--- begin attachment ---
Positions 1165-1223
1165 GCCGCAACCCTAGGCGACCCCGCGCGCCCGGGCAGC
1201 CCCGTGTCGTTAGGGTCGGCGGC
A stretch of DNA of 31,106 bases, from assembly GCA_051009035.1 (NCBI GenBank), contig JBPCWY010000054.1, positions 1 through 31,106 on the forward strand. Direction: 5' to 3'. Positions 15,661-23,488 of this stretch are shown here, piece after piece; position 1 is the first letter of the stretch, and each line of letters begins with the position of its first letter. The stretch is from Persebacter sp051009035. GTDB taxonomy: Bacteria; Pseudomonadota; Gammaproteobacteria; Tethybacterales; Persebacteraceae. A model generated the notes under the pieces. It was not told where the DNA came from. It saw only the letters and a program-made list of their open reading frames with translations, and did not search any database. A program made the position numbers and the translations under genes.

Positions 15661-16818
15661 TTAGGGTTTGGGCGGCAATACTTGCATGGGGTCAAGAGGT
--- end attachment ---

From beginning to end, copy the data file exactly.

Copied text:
Positions 1165-1223
1165 GCCGCAACCCTAGGCGACCCCGCGCGCCCGGGCAGC
1201 CCCGTGTCGTTAGGGTCGGCGGC
A stretch of DNA of 31,106 bases, from assembly GCA_051009035.1 (NCBI GenBank), contig JBPCWY010000054.1, positions 1 through 31,106 on the forward strand. Direction: 5' to 3'. Positions 15,661-23,488 of this stretch are shown here, piece after piece; position 1 is the first letter of the stretch, and each line of letters begins with the position of its first letter. The stretch is from Persebacter sp051009035. GTDB taxonomy: Bacteria; Pseudomonadota; Gammaproteobacteria; Tethybacterales; Persebacteraceae. A model generated the notes under the pieces. It was not told where the DNA came from. It saw only the letters and a program-made list of their open reading frames with translations, and did not search any database. A program made the position numbers and the translations under genes.

Positions 15661-16818
15661 TTAGGGTTTGGGCGGCAATACTTGCATGGGGTCAAGAGGT